The Two Week Wait
10 Questions To Ask Your Care Provider
Pregnancy After Miscarriage: How Long to Wait Before Trying Again
Bleeding In Pregnancy
Birthing Your Placenta : Active Management versus Physiological Management
When To Stop Breastfeeding | Australian Birth Stories
5 Common Postpartum Experiences
In this week’s episode I chat to Flick about the births of her two children, Arnie (4) and April (4 weeks). It’s been seven years since she first went off the pill with the intention of starting a family and throughout that time she has endured the heartache of infertility, PCOS diagnosis, multiple miscarriages and failed IVF attempts. Her first birth was an induction that ended in an emergency cesarean and her second a successful and joyous VBAC. However, despite achieving her dream birth, Flick did so during coronoavirus and has subsequently experienced expectational grief; grieving what she thought her birth and postpartum period would be like.
When Flick hadn’t had a period six months after coming off the pill, her GP sent her for further testing and she was diagnosed with PCOS. She was completely surprised by the diagnosis as she had always suffered from heavy periods. “I had close to 35 cysts on each ovary so I did acupuncture for 6 months but still no period. I decided to see a second OB-GYN who prescribed clomid and discovered that my prolactin levels were high so I went on medication for that and then I got my period like clockwork.”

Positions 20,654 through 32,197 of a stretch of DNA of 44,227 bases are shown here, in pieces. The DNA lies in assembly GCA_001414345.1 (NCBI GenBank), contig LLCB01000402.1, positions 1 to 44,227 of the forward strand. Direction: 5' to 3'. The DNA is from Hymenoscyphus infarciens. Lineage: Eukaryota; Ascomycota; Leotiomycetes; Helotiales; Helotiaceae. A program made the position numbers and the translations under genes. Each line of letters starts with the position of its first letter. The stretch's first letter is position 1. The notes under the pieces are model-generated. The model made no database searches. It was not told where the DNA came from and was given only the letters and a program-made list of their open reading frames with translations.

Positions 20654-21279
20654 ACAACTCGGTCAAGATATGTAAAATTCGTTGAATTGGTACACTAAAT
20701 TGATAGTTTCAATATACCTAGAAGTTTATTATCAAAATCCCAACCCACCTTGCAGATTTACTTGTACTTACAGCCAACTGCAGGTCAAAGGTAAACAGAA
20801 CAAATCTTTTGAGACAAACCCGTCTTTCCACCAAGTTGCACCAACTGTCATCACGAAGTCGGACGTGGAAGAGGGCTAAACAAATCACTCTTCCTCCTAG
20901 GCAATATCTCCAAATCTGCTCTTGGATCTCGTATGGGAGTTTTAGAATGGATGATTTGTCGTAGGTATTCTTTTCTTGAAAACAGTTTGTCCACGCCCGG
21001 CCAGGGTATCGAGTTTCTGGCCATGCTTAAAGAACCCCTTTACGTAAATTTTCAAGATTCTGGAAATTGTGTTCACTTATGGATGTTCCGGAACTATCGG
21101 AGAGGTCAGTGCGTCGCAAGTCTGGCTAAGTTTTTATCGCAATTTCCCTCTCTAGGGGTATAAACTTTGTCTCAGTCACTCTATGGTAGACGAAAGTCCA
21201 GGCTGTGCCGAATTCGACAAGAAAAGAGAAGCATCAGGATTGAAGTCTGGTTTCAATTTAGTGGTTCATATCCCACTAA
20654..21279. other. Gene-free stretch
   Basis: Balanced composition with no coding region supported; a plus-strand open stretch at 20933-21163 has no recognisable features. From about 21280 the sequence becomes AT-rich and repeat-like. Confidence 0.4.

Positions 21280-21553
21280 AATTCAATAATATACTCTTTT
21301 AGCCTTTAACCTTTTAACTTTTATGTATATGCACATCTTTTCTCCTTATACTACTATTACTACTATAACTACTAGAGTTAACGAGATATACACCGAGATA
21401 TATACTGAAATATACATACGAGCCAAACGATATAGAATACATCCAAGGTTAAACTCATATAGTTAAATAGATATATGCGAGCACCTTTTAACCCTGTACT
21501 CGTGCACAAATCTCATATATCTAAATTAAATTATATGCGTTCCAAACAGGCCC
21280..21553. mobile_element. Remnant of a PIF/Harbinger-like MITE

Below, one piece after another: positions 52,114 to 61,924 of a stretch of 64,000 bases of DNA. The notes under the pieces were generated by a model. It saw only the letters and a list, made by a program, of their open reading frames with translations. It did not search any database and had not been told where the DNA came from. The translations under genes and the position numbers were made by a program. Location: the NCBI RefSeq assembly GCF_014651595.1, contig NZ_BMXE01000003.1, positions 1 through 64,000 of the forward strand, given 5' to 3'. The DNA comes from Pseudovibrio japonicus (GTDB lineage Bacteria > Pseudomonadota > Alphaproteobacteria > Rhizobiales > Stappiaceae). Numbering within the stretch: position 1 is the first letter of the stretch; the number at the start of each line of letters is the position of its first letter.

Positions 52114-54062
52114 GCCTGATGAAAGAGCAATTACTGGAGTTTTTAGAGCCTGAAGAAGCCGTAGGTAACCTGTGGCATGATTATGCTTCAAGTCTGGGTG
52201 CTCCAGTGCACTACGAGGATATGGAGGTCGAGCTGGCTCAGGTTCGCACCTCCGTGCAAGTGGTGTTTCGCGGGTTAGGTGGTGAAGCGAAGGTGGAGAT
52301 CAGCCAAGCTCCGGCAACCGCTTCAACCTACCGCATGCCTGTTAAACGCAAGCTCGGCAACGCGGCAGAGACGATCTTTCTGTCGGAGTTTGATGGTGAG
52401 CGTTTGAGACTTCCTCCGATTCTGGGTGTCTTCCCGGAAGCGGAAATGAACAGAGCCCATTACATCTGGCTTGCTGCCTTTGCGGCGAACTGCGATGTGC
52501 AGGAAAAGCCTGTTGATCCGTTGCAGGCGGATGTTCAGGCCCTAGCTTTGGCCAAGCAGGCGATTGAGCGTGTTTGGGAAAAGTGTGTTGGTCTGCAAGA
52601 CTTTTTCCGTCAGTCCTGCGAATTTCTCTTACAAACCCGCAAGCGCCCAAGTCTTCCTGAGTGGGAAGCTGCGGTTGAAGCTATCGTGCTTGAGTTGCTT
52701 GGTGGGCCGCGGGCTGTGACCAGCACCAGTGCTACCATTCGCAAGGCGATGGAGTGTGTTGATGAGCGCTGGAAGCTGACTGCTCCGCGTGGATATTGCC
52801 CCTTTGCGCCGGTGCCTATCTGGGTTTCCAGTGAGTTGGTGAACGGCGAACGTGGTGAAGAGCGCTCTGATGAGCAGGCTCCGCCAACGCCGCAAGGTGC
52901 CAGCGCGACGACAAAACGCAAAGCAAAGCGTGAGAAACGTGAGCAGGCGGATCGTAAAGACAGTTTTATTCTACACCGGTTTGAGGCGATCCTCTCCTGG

Regardless of the fact that her period had returned to a regular cycle, she still wasn’t conceiving so on the recommendation of a friend she went to a fertility specialist who drilled holes in her ovaries, a procedure that lets out excess fluid, regulates the hormones and promotes regular ovulation. She fell pregnant the following month but started bleeding at 11weeks. A scan revealed she’d had a missed miscarriage and a blighted ovum (a pregnancy where a sac and placenta grow, but a baby does not) which can be caused my poor egg and/or sperm quality. It was a devastating loss for Flick and she admits that it really shook her faith in her body and it’s ability to fall pregnant.
A few months later she fell pregnant with baby Arnie but experienced on and off bleeding for the first 16weeks which only heightened her pre-existing anxiety. By the 20 weeks scan everything was looking normal, Arnie was growing well and Flick felt confident enough to start enjoying the pregnancy. She chose the midwifery model of care at Monash Medical Centre and was admitted at 31weeks when strong Braxton Hicks became regular and persistent. She was given steroids as a precaution but despite continual braxton hicks she stayed pregnant till 39 weeks. Her waters broke and she presented to hospital with no signs of imminent labour. An induction was scheduled for three days later and she returned home where light tightenings were persistent but petered out in the middle of the night.